(The best way to peek at his ability to make very similar things feel like very different things is to just watch the two movies he did in 2000. He played Patrick Bateman in American Psycho and he played Walter Wade in Shaft. Both Bateman and Wade were self-important yuppies guilty of murder. And both Bateman and Wade lived in New York. And both Bateman and Wade had comparable lifestyles and comparable overall aesthetics. But they felt so, So, SO different. Wade felt oily, and scumbaggy, and that was about where his emotional character arc ended. Bateman felt like an abyss, and like a vessel for something far more nefarious than any regular human could ever generate on their own, and like you could spend 100 hours with him and still never quite get a grasp on him. Glance at the two characters quickly, and they looked like twins. But focus on them for more than 10 seconds, and they looked like they’re from different planets. It’s a neat trick, and one that only the most skilled actors can pull off. At any rate …)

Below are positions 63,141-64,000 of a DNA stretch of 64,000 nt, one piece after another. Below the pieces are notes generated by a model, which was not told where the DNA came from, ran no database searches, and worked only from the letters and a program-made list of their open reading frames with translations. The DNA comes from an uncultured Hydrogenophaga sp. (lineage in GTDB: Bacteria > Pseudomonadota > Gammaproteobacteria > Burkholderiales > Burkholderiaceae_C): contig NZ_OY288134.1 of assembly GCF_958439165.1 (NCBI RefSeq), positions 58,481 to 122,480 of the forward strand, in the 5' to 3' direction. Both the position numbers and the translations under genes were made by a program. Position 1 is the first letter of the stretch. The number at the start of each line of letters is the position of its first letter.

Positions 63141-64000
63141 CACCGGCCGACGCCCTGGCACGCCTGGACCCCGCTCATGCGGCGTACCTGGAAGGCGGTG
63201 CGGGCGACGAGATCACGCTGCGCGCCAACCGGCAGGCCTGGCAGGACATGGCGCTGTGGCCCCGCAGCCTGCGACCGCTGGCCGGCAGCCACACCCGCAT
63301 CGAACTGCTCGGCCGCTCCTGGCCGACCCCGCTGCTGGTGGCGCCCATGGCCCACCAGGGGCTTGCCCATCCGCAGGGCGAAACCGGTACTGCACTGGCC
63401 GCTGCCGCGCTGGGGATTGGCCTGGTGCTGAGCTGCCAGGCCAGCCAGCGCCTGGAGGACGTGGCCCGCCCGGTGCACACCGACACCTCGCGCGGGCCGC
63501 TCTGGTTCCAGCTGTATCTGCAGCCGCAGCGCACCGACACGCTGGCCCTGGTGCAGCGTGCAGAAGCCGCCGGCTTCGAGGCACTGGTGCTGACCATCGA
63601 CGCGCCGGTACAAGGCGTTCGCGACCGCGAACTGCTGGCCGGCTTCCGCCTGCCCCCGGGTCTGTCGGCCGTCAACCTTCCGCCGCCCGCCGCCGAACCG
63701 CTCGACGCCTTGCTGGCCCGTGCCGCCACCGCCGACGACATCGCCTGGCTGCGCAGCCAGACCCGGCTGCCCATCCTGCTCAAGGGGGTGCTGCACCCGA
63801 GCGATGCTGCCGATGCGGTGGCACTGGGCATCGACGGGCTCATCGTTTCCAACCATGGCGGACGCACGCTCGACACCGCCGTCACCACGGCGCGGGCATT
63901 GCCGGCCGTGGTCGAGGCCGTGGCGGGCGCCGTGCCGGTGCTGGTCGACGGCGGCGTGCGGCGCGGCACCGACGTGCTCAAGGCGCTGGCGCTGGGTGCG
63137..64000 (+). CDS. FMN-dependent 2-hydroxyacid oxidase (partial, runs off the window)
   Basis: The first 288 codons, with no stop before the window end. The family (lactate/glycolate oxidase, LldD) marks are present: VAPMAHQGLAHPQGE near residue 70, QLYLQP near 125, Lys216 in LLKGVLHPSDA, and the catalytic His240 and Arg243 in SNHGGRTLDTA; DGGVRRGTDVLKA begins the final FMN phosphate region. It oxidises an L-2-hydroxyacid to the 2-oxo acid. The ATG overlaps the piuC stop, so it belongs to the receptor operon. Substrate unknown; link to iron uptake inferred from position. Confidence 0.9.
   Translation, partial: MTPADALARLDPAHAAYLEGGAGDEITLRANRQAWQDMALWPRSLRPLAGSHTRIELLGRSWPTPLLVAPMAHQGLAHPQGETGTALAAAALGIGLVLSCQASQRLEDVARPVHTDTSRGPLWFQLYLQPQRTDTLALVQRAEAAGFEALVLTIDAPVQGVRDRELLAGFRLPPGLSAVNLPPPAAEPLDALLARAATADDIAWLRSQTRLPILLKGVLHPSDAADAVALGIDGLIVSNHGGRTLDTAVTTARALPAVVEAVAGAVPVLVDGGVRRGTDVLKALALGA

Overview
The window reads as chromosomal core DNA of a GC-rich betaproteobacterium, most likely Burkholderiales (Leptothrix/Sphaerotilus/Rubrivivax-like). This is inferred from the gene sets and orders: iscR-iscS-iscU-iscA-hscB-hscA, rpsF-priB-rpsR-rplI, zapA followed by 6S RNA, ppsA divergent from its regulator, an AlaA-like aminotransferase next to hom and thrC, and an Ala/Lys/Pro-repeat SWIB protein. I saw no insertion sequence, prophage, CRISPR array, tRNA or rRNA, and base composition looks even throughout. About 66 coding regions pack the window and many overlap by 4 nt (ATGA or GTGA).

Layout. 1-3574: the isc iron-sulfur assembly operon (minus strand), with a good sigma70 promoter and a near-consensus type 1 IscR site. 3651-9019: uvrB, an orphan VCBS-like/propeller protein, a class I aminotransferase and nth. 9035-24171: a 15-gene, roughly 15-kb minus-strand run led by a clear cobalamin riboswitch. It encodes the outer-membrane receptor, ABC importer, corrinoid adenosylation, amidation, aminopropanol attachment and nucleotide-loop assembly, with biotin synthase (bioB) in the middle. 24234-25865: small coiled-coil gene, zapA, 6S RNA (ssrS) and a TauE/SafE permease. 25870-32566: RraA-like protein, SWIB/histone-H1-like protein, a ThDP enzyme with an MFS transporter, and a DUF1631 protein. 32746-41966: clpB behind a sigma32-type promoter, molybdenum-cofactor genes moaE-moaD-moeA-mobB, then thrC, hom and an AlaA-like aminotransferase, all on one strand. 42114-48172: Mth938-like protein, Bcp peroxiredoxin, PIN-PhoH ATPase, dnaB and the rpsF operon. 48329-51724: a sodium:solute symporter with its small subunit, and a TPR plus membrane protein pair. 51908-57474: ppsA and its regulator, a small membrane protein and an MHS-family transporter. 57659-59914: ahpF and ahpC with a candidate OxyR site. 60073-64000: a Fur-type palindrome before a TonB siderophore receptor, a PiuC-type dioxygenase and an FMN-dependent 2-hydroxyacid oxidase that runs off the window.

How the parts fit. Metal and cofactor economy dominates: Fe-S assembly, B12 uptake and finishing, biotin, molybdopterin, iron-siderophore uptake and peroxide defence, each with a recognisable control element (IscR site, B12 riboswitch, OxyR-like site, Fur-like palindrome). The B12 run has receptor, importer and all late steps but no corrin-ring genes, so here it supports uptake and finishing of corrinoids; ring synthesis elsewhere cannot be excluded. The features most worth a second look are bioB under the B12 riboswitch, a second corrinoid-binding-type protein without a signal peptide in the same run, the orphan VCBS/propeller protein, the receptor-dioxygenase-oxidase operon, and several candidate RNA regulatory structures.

Bale has a new movie coming out this week. It’s called Ford v Ferrari. And, Bale being one of the most talented working actors on the planet, I am very excited for it. So much so, in fact, that I spent the past several days rewatching every movie that Bale played a major role in over the past two or so decades—even Terminator Salvation, which is how you know I took this seriously. As such, below are some charts. They’re all about Bale, about some aspect of his movie existence, be it a movie-specific thing or a general career thing. Some of the charts have accompanying text underneath them. Others do not. That’s what this article is.